Never once, in her adventuring through life, did she lose track of this creativity or drive. It was part of her her, (at times prompting her to examine her life for possible faults or overlooked negativity). How is it that I keep going along singing my song, making things up, and being happy? But each time she questioned her passion it just stood there not budging, clearly unstoppable. She saw it in each carefully placed vase of colored glass in the window, in the black-brown of her sons eyes, the careful curve of her lower case y, and her undying real need to dream, create, and believe…

It is here that the story breathes easy, comfortably… in this ability to believe in dream worlds, knowing they exist if you choose to imagine them. Why stop? Why choose the end of magic and childhood make-believe? Why not believe in real fairies? Why not keep dreaming…keep creating…and help bring out the dreams of every imagination?

One peach pink morning she opened her eyes and saw something so beautiful and unique she about tipped over. Right there in front of her was one of her most grand imaginings of all…a real Fairy Theater, complete with branchy stage, singing pixies, and curious creatures. She hustled through a sketch, tangled in over-grown possibilities. It was clear an unstoppable idea was taking shape. She drove around in the car for weeks searching for the perfect place. She pined for painting walls and making costumes. She collected glitter and little odd scraps of the fantastic. This magical place was out there, and she would find it. She was calling it, or it was calling her.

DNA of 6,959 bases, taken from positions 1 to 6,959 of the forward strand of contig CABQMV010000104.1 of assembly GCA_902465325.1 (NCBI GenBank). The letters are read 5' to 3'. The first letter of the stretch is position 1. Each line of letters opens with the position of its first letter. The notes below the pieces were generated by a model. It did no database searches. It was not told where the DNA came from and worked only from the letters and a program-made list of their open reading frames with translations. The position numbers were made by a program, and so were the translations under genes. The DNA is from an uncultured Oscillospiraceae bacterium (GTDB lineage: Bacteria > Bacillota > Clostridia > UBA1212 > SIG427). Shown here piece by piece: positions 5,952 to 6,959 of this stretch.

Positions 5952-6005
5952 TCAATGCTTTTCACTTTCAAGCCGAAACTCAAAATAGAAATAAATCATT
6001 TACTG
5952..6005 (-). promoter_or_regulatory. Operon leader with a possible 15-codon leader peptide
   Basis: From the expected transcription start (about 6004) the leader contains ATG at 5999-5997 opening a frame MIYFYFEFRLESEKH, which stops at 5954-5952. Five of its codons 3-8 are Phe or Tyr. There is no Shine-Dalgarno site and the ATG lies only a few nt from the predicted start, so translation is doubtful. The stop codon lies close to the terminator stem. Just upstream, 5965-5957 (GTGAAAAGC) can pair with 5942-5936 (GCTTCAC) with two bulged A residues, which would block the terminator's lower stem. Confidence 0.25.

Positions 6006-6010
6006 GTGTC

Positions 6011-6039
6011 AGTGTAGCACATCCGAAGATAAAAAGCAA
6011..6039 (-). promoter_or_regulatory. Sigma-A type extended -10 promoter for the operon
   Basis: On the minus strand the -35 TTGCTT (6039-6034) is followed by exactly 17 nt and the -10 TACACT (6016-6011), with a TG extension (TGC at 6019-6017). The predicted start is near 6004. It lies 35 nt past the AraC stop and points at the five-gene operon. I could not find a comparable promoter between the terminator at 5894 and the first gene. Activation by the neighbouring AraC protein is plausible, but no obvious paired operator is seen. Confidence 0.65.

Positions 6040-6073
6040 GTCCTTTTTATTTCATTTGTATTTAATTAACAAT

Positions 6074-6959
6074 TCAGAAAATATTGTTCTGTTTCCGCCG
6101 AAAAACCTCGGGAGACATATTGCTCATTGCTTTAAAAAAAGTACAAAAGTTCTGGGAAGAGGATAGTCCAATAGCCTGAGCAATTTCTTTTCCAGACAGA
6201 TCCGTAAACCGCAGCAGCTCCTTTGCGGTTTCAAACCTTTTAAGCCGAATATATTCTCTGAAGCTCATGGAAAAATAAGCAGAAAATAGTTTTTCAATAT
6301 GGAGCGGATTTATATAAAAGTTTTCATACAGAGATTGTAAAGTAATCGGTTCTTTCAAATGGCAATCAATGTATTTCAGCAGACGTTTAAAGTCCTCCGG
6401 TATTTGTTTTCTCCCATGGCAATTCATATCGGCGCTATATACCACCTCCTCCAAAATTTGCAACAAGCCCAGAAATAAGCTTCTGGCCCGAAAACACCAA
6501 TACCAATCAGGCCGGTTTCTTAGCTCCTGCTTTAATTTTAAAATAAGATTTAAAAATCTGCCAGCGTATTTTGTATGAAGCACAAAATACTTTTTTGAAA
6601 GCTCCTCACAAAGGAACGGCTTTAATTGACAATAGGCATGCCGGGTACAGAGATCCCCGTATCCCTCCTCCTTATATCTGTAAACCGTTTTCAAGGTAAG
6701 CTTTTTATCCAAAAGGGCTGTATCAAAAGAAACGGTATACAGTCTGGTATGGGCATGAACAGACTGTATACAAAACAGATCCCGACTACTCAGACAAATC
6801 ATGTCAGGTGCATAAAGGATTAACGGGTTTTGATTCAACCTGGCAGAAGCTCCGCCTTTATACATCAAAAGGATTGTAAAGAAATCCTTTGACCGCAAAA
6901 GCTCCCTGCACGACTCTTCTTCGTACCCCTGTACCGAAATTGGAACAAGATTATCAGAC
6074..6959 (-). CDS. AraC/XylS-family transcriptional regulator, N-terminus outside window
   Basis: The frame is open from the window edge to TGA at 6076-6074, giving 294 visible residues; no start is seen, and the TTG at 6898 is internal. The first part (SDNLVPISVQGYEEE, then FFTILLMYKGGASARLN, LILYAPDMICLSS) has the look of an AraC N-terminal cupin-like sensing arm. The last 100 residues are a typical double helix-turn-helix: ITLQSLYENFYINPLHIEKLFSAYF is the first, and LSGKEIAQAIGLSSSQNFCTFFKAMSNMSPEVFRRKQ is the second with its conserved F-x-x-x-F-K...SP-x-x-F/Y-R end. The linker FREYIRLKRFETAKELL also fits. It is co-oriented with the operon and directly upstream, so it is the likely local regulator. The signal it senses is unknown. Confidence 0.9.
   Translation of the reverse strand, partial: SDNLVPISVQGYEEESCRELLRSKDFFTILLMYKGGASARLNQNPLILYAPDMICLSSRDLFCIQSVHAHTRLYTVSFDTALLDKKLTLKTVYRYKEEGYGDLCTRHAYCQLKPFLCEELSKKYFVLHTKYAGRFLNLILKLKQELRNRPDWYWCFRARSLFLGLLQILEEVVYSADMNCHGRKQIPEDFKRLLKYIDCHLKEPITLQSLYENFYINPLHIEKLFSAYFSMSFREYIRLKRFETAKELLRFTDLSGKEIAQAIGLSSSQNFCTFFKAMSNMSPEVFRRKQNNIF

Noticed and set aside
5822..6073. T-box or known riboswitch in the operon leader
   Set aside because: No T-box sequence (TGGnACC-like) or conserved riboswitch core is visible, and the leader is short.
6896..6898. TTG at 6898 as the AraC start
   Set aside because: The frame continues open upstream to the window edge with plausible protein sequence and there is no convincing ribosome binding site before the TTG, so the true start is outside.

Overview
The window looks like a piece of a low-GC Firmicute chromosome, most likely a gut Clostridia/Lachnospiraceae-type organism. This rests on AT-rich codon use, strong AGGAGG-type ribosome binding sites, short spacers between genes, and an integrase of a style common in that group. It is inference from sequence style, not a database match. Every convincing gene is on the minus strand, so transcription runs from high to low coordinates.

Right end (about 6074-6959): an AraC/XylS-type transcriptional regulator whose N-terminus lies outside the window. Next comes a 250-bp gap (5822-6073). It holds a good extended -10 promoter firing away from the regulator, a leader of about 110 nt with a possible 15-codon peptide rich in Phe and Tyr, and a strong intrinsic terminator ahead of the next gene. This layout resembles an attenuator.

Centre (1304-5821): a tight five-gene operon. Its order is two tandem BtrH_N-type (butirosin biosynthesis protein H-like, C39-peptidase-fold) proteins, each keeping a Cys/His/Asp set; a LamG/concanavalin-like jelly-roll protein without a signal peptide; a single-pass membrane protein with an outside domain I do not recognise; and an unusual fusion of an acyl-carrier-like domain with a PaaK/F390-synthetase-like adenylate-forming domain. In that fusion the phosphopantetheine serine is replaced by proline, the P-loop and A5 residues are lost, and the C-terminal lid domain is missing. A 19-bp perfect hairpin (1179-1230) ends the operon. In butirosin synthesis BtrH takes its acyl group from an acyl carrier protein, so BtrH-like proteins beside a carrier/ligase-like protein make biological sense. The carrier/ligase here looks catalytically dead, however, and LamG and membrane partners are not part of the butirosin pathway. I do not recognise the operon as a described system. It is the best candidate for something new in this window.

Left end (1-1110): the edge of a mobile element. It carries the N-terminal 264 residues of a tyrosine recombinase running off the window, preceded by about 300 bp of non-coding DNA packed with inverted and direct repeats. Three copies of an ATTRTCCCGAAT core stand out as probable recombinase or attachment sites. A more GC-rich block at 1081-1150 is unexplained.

The name crept in on an illuminated whisper.

The space appeared with the drop of the first fall leaves.

The fairies gathered.

And the theater transpired.

The Moonpaper Tent: a non-biased, mystical haven for creative exploration and actualizing dreams. A place where magic is alive and dream worlds exist….

2 comments:

  1. Dear Sylvanfairy,

    I wonder if you live in the Moonpaper lantern?
    I'm curious how fairies can use the computer. Are you the fairy that takes care of Sylvan and watches over her while the morning sun sparkles over the dewdrop lake ponds, that fairies skate on throughout the winter? I wonder if you're writing this story about Sylvan. Do you wonder why? Cause I think this story is about Sylvan and how she grew up. I know Sylvan because she gave me the courage to open my own imagination and create my own fairy names and stories. She taught me a class and I also feel like there's magic spells cast over me throughout the day in Moonpaper Tent. And just like the name of Moonpaper Tent, moonlight drifts in through MY window when I get home from my classes there. Sometimes I daydream while I'm eating lunch about the wonderful, magical fairy travelling times that we've had throughout the world.

    I feel like you because I have a poetic imagination just like you that carries me away on the wind. I feel like that because my imagination is a sparkle of light that flashes to the stars, and the moon, and the sun and creates the first unicorn in the world.

    Thank you Sylvanfairy, for writing this beautiful code.

    Love,
    Dewsparkle (I'm 4 and 2/3!)

    ReplyDelete
  2. Lovely! I'm always delighted to know the back-story of a place, idea, artist.

    ReplyDelete